What do you think? I would welcome comments and thoughts on this issue.

1 comment:

Anonymous said...

I have thought of these issues. My Grandmother was an Elder in a Presbyterian church - I don't think that was Biblical. Grandpa was travelling for work - so he rarely even attended - until he retired, then he attended faithfully. I likewise wonder about voting and ownership of land - both of which I may do today... I know it is much more comfortable for my farmers to deal with my husband than with me, and it is much more comfortable for me for my husband to deal with them. I also tried on the "professional woman" mantle, earlier in my life - and "wife and mother" fits much better - I am glad that I can do a bit of "professional" alongside my husband now, but NOT under another man's authority.

I am very glad you were protected from that trial. The concept of protection is difficult to contemplate. Our culture does not value protection - and yet it is comforting. It's an issue that's hard to imagine if you are "inside the box"... what's outside - but I have learned, in my nearly 49 years, that in this case it's better to rest inside the box. (Education is another "inside the box" issue - and in this case it's best to peak outside your own knowledge and experience of education, and look to God's wisdom!)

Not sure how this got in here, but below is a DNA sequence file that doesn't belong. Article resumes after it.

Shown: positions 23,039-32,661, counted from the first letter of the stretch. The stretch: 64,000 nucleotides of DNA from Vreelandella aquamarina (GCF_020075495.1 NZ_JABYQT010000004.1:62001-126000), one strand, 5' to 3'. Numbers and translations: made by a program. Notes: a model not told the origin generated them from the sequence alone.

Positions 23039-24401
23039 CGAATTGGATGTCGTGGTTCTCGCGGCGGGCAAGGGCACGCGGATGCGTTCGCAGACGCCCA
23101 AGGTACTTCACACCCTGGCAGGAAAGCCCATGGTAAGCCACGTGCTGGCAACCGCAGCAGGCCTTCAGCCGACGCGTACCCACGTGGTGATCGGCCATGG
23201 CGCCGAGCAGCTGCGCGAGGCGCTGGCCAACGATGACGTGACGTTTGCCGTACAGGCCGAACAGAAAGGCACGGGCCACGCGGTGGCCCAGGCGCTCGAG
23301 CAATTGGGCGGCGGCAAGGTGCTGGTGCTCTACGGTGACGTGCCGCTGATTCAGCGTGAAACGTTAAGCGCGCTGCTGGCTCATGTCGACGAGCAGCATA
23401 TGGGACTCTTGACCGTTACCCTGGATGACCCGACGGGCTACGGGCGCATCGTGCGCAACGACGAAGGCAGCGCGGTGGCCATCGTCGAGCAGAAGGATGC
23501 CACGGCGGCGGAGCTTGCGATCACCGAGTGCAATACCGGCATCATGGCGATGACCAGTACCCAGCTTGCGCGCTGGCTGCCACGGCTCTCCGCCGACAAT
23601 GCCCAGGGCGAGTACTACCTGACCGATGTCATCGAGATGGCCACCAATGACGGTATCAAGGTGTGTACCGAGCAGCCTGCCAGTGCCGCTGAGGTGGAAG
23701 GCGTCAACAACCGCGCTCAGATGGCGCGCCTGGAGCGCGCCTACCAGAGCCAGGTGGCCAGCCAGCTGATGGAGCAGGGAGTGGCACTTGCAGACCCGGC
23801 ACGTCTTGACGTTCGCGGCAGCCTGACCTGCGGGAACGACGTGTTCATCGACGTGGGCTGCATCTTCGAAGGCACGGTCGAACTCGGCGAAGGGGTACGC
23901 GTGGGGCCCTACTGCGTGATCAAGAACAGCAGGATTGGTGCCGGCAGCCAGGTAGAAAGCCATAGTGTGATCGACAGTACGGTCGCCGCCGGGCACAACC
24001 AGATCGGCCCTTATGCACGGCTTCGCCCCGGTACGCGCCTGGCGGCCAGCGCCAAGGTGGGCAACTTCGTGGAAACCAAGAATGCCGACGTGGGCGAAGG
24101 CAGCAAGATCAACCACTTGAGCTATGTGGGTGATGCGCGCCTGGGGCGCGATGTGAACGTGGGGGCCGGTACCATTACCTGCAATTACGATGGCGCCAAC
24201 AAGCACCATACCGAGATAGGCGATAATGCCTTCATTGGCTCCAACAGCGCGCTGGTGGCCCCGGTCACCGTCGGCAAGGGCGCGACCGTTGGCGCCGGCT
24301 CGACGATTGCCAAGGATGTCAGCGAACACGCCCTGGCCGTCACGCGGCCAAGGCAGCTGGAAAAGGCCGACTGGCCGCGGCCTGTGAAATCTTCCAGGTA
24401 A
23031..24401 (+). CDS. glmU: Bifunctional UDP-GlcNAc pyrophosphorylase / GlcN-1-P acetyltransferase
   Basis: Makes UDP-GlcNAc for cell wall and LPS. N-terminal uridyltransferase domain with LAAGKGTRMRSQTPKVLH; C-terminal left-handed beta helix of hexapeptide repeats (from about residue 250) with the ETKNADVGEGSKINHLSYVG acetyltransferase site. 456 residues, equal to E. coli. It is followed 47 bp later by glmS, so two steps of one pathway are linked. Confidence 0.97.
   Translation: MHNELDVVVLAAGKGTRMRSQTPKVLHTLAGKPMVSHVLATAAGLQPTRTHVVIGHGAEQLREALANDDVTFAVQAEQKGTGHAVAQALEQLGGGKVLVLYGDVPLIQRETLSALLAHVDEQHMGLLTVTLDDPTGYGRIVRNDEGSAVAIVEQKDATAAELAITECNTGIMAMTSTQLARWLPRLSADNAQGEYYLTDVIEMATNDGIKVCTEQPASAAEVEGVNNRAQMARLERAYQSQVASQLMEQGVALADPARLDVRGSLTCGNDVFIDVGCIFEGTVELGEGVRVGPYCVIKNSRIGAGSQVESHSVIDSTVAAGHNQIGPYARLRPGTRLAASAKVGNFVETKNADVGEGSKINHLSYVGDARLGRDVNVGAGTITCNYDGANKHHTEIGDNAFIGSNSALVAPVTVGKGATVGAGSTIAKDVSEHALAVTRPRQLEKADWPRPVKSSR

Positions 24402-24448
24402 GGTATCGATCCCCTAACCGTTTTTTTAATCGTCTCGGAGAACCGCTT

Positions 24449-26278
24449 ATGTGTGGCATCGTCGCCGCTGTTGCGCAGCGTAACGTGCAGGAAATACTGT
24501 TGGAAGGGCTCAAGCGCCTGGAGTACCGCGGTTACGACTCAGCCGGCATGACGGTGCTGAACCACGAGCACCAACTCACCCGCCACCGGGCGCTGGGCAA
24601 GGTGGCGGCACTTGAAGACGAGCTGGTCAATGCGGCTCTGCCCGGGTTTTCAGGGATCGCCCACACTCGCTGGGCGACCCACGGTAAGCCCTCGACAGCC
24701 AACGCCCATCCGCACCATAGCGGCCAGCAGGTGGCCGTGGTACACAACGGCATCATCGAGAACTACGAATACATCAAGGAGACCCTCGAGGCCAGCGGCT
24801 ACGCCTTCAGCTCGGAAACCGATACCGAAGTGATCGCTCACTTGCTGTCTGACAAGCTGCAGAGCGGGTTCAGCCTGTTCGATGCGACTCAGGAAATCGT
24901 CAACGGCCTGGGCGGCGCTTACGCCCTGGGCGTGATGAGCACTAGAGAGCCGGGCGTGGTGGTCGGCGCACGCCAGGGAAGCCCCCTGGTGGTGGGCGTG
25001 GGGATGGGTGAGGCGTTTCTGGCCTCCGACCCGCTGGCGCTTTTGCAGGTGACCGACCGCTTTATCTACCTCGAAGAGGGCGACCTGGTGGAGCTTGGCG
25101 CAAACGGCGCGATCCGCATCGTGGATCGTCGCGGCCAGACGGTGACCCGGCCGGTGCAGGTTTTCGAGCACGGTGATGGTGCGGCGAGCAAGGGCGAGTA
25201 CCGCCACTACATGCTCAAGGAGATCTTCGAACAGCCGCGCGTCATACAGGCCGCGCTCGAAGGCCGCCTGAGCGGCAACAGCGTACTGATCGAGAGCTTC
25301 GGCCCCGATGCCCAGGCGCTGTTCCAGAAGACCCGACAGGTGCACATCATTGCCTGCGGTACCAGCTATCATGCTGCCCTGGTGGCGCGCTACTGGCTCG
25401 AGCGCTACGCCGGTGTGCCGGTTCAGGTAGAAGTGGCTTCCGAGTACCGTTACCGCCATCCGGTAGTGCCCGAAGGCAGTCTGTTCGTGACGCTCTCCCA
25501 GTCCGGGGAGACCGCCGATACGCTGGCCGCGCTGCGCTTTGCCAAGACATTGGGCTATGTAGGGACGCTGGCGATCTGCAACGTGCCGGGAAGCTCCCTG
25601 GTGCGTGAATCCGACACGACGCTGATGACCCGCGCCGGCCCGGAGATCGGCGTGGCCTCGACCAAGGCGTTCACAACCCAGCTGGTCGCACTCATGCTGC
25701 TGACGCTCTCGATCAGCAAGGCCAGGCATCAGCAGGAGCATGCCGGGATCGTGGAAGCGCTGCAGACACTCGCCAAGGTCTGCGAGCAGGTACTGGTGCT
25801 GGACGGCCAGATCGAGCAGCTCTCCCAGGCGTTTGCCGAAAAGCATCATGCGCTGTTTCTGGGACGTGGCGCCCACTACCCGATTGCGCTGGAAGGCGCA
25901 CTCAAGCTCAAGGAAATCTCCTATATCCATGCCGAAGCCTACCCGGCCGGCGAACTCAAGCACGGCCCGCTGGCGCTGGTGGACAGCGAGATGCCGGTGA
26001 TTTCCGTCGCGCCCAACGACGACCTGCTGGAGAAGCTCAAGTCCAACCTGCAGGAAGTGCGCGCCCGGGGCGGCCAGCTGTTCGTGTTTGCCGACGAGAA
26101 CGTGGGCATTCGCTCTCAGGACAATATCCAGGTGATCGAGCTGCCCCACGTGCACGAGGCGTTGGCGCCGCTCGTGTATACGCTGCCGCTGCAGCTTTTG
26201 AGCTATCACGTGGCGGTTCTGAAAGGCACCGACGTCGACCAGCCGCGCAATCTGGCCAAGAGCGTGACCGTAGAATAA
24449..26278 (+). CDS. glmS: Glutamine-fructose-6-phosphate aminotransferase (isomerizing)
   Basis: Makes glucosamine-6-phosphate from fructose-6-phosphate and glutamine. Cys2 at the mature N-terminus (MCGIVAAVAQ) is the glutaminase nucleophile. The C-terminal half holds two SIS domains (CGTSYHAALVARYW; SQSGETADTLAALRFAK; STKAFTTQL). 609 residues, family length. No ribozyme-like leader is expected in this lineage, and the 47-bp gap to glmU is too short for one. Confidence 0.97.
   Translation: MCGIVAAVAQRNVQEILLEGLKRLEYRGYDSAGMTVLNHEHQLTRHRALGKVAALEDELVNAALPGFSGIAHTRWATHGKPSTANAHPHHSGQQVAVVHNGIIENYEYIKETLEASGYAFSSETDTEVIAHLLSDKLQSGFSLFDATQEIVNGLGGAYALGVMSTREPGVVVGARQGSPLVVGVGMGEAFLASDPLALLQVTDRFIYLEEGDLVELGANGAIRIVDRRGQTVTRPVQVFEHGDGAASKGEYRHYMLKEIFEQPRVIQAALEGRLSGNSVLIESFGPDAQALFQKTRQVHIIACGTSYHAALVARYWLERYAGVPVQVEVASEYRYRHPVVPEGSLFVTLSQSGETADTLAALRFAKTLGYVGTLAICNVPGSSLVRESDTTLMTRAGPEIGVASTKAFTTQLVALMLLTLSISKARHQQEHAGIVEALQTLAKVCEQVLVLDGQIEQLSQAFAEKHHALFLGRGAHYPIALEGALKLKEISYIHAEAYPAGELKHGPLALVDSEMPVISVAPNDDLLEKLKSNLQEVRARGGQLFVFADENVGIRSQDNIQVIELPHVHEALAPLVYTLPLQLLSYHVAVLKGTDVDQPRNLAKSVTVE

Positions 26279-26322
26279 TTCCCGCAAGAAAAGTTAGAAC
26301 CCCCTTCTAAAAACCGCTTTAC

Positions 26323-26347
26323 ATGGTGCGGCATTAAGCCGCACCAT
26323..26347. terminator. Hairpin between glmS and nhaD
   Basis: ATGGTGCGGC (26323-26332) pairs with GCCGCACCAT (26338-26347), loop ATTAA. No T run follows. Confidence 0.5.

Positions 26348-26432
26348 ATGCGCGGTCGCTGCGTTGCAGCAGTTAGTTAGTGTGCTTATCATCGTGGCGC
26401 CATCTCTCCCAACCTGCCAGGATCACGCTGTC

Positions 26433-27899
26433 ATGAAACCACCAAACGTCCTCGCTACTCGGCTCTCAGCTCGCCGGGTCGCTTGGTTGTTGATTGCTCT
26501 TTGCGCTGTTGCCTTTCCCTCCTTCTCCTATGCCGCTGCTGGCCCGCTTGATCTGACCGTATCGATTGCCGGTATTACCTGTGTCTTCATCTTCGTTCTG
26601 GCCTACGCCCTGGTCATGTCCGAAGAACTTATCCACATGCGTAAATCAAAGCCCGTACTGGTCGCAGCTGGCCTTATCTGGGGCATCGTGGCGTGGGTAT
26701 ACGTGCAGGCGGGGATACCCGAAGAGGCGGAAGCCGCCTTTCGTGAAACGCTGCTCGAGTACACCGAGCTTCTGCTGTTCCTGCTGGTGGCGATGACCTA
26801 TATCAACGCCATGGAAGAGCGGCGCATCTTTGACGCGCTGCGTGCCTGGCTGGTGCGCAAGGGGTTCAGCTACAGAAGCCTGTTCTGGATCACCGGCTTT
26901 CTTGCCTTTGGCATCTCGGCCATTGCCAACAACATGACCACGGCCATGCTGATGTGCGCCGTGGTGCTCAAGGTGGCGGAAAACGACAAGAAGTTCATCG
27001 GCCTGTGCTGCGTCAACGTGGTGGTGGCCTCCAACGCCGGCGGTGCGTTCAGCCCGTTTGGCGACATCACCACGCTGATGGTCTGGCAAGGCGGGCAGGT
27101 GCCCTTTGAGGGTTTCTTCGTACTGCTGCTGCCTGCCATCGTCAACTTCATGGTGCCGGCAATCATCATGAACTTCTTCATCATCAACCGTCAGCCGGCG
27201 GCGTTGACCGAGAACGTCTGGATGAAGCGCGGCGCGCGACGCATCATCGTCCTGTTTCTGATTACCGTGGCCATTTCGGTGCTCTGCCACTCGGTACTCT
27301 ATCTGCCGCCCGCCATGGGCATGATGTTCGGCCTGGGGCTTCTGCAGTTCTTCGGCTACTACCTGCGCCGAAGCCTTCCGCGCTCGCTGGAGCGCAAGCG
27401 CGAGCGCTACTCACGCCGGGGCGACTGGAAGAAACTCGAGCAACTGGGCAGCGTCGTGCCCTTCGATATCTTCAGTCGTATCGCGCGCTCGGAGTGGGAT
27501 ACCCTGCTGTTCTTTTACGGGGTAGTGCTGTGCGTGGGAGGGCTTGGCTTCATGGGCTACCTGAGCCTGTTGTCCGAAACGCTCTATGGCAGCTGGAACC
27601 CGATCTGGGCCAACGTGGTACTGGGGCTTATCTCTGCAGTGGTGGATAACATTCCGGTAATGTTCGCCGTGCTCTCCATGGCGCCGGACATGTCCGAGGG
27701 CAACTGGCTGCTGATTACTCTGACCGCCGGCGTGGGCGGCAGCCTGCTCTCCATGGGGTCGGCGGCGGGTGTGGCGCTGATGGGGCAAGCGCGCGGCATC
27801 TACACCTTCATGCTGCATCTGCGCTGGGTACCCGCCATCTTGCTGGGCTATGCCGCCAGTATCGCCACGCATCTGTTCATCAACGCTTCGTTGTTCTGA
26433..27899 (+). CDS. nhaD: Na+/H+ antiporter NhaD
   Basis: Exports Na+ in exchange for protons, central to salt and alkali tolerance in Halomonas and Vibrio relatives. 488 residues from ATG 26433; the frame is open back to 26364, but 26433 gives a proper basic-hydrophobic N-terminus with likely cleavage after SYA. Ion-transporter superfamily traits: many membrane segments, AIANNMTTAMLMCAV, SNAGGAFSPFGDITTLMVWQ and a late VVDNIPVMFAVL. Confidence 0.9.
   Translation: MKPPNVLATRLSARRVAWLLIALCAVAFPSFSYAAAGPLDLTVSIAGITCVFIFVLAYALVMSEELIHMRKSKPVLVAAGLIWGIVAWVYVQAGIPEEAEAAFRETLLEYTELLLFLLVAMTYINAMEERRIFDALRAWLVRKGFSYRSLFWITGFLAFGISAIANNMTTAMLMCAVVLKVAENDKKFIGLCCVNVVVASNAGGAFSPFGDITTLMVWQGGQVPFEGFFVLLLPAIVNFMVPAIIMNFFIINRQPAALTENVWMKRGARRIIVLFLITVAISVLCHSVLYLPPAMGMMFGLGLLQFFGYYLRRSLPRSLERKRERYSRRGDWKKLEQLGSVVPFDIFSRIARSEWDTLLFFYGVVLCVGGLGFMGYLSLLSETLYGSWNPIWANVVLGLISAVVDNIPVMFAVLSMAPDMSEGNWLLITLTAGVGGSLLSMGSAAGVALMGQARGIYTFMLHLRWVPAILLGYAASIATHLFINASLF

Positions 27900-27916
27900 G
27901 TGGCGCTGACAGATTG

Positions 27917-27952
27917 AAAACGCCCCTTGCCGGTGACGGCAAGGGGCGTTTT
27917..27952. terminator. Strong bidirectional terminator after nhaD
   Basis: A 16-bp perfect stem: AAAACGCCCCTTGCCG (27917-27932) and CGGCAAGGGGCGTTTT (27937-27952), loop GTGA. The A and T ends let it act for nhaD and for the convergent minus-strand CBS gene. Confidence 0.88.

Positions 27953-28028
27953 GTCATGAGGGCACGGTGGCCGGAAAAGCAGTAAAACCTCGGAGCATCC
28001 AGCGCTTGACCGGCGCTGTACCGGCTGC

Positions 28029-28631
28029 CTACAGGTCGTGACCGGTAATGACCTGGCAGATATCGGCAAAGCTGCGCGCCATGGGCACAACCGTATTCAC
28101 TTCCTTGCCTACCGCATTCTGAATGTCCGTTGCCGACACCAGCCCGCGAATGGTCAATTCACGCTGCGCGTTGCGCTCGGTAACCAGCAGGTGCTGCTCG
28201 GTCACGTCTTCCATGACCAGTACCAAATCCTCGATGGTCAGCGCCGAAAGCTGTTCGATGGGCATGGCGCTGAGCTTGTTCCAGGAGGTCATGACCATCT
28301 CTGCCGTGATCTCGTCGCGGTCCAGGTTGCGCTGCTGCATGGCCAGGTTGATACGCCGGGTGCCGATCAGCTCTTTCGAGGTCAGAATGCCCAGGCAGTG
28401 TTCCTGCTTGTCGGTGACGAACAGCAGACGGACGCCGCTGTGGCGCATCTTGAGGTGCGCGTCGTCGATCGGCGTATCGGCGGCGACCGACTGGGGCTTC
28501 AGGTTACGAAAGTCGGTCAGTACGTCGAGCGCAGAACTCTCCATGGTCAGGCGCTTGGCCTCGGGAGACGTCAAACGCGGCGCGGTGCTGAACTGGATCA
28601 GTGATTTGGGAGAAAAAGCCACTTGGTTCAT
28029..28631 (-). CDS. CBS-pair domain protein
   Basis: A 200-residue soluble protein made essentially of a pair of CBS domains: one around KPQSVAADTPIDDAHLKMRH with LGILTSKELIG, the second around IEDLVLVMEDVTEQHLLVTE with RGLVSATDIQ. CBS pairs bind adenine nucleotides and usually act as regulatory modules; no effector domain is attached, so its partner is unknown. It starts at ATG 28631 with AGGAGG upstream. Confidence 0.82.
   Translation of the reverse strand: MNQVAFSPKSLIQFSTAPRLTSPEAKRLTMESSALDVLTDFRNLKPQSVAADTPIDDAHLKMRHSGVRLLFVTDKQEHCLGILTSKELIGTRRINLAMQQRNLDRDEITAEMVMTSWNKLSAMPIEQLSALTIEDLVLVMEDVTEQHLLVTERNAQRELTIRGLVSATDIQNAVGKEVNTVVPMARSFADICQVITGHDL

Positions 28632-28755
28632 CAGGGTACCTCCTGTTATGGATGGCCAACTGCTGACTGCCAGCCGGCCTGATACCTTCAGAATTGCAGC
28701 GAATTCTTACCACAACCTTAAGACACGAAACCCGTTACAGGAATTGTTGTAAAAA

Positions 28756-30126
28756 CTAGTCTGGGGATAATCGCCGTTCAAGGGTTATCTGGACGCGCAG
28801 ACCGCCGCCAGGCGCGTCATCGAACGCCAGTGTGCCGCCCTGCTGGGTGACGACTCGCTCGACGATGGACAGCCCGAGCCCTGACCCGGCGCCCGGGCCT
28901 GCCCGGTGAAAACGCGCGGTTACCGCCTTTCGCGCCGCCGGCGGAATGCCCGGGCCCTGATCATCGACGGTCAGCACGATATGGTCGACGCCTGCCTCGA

I am glad that there is such a trial in Deschutes county - I would have thought in our culture that would be unheard of...I'm frankly a bit shocked that there is such a trial in our culture...which makes me think this might be an especially difficult case.

I look forward to learning what Peter's research uncovers.

Thanks for posting a great topic!
Debbie Lee